ISS spacewalk ended early due to battery emergency
Image credit: Pixabay
A spacewalk outside the International Space Station (ISS) by a Russian cosmonaut had to be ended early after a battery power issue on his spacesuit.
Expedition 67 commander Oleg Artemyev and flight engineer Denis Matveev, both of Roscosmos, were instructed by Russian flight controllers to end the spacewalk yesterday after the issue occurred.
Despite the early ending, cosmonaut Oleg Artemyev still managed to complete the installation of two cameras on the European robotic arm during the spacewalk. Soon after, his spacesuit started showing abnormal battery readings.
The arm is affixed to Russia's Nauka research module and will be used to remotely move equipment outside of the station.
It was roughly two hours into a six-hour spacewalk when voltage levels in his spacesuit's battery began to unexpectedly drop.
Mission Control-Moscow instructed him to return to the Poisk airlock to connect to the space station’s power supply.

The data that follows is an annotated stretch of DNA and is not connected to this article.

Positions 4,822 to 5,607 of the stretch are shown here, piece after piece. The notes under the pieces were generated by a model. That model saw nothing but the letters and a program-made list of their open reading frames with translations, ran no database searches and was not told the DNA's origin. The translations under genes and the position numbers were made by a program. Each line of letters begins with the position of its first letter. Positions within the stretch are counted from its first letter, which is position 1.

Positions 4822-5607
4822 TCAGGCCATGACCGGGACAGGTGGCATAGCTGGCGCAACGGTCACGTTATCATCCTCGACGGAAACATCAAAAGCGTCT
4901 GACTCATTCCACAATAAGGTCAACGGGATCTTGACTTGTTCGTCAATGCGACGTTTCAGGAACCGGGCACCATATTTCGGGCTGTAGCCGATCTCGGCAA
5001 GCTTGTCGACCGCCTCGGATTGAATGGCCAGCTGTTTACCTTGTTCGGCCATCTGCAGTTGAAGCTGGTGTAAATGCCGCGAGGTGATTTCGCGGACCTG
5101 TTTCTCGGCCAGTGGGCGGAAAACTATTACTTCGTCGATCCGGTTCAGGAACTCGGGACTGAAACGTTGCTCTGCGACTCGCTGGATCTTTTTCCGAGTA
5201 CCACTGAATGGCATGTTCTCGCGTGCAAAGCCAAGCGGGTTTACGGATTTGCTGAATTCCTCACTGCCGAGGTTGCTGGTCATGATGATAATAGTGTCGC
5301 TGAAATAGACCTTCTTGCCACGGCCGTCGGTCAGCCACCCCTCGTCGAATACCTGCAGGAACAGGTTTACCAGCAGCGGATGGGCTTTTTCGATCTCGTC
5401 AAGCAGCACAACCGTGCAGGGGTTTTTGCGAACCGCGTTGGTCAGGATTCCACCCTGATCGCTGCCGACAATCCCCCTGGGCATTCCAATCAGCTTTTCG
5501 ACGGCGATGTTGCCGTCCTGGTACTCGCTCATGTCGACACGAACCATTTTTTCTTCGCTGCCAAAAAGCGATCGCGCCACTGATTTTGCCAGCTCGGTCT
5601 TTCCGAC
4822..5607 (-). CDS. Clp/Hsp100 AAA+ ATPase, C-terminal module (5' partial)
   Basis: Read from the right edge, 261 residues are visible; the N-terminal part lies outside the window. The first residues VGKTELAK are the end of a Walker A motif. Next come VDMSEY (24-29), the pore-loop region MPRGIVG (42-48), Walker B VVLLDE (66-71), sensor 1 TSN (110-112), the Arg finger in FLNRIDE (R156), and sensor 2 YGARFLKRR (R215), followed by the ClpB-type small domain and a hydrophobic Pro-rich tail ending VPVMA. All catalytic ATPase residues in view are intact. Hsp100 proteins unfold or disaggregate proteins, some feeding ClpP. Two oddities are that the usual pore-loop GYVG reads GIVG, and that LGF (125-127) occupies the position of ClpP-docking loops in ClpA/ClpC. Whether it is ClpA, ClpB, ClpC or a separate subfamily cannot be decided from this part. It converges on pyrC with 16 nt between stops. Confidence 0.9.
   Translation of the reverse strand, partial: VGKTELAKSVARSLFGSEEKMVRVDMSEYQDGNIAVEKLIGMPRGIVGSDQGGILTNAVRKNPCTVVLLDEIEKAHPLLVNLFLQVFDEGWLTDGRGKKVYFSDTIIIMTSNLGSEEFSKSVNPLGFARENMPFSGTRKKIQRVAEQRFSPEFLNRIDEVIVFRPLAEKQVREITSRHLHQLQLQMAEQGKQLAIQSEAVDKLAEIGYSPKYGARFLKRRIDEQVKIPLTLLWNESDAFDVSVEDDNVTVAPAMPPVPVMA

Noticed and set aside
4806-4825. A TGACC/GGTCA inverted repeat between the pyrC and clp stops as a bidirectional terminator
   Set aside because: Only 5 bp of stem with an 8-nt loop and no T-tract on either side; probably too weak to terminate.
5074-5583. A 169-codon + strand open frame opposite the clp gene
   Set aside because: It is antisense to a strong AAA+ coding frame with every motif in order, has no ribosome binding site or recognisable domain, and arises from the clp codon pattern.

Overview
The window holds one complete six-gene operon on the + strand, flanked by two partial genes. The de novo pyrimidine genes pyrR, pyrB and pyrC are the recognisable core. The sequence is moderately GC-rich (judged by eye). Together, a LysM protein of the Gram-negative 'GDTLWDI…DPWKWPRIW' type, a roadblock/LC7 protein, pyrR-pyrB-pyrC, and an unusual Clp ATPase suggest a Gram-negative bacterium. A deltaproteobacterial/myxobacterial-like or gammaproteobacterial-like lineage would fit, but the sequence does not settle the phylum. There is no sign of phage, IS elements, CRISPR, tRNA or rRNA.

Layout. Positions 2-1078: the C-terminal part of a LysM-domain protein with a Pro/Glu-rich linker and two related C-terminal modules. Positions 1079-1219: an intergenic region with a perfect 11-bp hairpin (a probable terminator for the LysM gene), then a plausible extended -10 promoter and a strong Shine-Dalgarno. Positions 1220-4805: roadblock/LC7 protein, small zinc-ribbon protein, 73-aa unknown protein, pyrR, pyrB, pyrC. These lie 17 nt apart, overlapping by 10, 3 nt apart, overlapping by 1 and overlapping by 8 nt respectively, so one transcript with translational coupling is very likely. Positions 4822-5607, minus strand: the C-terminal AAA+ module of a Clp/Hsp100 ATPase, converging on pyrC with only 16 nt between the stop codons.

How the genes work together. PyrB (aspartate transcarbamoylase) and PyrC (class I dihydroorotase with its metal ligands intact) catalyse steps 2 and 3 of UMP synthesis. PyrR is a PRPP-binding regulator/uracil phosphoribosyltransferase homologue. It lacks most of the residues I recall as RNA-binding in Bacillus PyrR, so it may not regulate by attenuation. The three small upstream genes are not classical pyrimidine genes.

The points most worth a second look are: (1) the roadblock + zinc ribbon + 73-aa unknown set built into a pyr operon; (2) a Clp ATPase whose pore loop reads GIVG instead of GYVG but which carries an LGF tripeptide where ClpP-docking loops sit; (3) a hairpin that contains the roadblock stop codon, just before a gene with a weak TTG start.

Cosmonaut Sergey Korsakov later placed the European robotic arm in a safe configuration from inside the station.
Nasa said that the spacewalker was never “in any danger during the operation”. It was the 252nd spacewalk in the station's history.
While Russia has been a key part of the history of the ISS since its creation, the country announced in July that it would withdraw from the project after 2024 following ramping tensions with Europe and the US in the wake of the war in Ukraine.
Following China’s example, the country plans to build its own orbital outpost once its ISS commitments have been fulfilled.
The announcement has thrown into question the future of the 24-year-old space station, with experts saying it would be extremely difficult, and even a “nightmare”, to maintain the orbiting post without Russia’s involvement.
But former Nasa astronaut Scott Kelly, who spent 340 continuous days aboard the ISS in 2015 and 2016, has expressed some doubt on Russia’s statement.
“I believe Russia will stay as long as they can afford to as without ISS they have no human spaceflight programme,” he said, adding that the design of the station makes it difficult but not impossible for the remaining nations to operate it should Russia withdraw.
Earlier this year, Nasa announced a planned date of January 2031 to de-orbit the ISS and direct any remnants into a remote area of the South Pacific Ocean.
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